When the pandemic first hit the U.S, I thought it would last a few weeks or a couple of months at most. As the weeks went by, I realized I was very wrong. It started to dawn on me that we were living through an important moment in history.
In twenty years, our kids will be reading about the COVID-19 pandemic in history classes. They’ll talk about the economic and political effects and about anti-maskers and vaccine efforts.
I have always wondered what it would be like to live through an important historical moment. Hearing people talk about living during the Vietnam War or where they were on 9/11 fascinated me. Those times feel so distant to me, so monumental. But for some reason, this, a major global pandemic, has started to feel so normal.
Reflecting On The Pre-Pandemic Past
At first, I thought everything felt normal because my life hadn’t changed much. I thought everything was normal, but looking back on life before the pandemic, a lot has changed.
I’ve made sacrifices because of the pandemic, albeit minor ones compared to what other people have sacrificed. I didn’t get a high school graduation or a prom, I constantly miss seeing my friends, I wear a mask everywhere and I barely go to stores anymore.
I was excited to start my first year of college, but now I’m taking a gap year. My classes were going to be online and I was forced to choose between having a half-baked freshman year of college or putting my life on hold for a year.
It feels so strange to see crowds of maskless people when watching old YouTube videos or TV shows. When I see old pictures of my friends and myself squished together on a couch, I wonder how that was ever normal.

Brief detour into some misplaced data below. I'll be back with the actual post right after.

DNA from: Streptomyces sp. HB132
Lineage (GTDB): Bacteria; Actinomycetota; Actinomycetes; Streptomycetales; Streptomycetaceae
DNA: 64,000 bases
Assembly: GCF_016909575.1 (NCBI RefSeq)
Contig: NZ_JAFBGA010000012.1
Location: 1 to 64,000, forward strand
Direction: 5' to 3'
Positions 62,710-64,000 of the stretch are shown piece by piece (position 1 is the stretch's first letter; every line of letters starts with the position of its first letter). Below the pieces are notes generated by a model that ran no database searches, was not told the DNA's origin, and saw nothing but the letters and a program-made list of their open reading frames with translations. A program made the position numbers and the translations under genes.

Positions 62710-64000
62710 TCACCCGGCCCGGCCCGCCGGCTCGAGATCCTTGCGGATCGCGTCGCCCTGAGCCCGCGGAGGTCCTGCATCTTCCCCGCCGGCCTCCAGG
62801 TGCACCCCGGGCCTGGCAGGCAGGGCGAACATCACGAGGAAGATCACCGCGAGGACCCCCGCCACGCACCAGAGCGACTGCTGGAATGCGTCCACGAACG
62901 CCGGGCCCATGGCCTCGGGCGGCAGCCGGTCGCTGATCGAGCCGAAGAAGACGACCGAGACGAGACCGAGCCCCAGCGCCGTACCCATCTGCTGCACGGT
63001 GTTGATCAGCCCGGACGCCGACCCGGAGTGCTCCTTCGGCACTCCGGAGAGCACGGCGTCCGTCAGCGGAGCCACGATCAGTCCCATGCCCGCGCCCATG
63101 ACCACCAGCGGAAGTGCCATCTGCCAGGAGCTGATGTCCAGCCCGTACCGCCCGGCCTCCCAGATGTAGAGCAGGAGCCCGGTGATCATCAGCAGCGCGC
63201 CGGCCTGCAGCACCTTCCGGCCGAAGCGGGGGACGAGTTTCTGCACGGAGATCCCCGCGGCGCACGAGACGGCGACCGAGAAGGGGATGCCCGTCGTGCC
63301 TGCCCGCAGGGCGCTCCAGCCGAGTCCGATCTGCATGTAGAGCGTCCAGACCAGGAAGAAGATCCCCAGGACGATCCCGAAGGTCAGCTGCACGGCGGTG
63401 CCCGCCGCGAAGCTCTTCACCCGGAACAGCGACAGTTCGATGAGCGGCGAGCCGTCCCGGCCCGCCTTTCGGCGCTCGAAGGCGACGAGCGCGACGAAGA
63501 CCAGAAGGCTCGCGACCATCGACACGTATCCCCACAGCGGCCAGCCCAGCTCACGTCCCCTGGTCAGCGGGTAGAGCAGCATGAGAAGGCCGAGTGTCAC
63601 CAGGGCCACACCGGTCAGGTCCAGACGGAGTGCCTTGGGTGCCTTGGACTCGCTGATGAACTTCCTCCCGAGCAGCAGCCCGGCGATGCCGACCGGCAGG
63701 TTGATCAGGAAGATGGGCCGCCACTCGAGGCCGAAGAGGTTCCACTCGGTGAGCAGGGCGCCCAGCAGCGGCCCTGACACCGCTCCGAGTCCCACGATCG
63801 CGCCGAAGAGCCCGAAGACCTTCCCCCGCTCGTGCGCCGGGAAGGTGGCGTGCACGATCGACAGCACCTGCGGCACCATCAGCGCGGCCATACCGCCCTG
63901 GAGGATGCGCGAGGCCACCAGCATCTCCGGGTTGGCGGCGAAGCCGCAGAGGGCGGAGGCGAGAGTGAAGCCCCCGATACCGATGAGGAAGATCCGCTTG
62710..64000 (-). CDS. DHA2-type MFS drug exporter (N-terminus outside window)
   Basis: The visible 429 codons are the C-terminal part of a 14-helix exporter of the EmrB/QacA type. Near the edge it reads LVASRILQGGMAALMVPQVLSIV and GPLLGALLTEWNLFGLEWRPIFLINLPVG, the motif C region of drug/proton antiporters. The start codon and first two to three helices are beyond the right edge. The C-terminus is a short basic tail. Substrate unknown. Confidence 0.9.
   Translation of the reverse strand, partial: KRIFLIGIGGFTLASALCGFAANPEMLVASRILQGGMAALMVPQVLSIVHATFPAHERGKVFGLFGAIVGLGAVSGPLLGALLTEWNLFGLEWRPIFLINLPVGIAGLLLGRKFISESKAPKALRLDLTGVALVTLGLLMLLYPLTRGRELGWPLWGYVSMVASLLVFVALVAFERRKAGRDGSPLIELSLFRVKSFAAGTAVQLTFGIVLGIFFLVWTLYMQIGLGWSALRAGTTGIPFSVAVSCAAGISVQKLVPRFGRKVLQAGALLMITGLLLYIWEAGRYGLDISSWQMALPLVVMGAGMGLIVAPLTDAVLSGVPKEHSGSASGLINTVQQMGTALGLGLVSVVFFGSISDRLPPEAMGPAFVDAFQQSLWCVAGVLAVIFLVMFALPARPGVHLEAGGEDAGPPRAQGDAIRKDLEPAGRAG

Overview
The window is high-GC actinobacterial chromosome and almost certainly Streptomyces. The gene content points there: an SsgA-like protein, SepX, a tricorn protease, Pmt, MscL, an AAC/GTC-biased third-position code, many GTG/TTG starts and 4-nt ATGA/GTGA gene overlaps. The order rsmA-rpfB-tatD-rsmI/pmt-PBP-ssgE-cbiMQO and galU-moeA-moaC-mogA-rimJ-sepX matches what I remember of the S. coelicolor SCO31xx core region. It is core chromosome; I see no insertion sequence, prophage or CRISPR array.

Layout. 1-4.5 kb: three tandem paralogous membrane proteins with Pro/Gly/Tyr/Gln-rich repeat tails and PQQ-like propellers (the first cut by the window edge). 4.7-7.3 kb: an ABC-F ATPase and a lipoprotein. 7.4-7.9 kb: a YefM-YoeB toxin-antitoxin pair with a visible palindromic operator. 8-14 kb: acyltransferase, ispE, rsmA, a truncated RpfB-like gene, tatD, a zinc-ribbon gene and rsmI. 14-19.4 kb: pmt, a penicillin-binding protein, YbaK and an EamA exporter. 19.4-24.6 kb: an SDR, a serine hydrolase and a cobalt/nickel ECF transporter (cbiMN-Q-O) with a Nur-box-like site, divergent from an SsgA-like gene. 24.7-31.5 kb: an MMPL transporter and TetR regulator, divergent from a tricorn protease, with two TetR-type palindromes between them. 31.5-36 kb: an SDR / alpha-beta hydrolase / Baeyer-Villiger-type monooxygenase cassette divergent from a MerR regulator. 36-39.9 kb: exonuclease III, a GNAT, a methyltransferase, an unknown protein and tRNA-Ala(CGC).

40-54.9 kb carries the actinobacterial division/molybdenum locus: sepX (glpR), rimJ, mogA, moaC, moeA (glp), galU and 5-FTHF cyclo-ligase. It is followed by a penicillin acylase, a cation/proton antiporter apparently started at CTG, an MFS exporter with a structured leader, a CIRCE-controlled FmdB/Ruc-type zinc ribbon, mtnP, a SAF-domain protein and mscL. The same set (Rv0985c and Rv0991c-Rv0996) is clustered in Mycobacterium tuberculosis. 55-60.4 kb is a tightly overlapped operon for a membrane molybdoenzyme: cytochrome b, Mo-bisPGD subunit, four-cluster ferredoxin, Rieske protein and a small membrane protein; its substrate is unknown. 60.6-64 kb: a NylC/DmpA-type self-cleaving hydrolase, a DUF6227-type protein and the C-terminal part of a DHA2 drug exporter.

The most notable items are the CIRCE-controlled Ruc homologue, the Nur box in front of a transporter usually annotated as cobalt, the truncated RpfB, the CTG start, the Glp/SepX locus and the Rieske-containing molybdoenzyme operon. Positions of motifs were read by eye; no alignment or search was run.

Remember the days when we could jostle people in long lines or hug our best friends? Doesn’t that all feel strangely bizarre now? Like somehow everything going on now was always normal and the past wasn’t.
My life hasn’t changed like some people’s lives have. The people who have lost loved ones or the healthcare workers that see the virus every single day. I’m sure this feels anything but normal to them. Though maybe it has become somewhat normal even for them.
But it isn’t.
A Monumental Moment In History
One day, my kids are going to come home talking about an essay they have to write on COVID-19 for class. They’ll ask, “What was it like living during the pandemic?” And I’m not going to know what to say. Because to them, it will be a huge event that has changed the course of history. For me, it will just have been a part of my life.
Sometimes it hits me. I’ll be checking the daily COVID-19 cases and realize how much destruction the pandemic has caused. How many people have died and how this will forever leave a mark on history. I’ll kick myself — how can I keep forgetting how big of a deal this is, how not normal this is?
It’s both scary and thrilling. How fast not-normal can become normal. How fast a society can adjust to a new way of life.
Whoever you are, wherever you are, let this serve as a reminder that you’re living through a huge global catastrophe, likely the largest pandemic since the 1918 Spanish Flu. Take a moment to step out of your life and look at what’s going on.
It’ll hit you like it hit me — what’s happening right now is crazy.
Living During Catastrophes
But despite that, we’re still living our lives.
Learning about world wars or plagues in history class always made me feel immensely lucky that I was living in this time period in the U.S. I assumed that people who lived during catastrophic events didn’t really get to live, that their lives were consumed by what was going on around them. Now, I realize I was wrong.
I’m not going to pretend this pandemic has uprooted my life or hurt me the way it has hurt some people, but it has made me realize that, as humans, we have a remarkable ability to adjust and to make a life out of what we have. Even during hard times, we find the things that are important to us, the things that make life worth living.
What feels normal today may seem monumental looking back, but for now, it’s just life, and we can live it.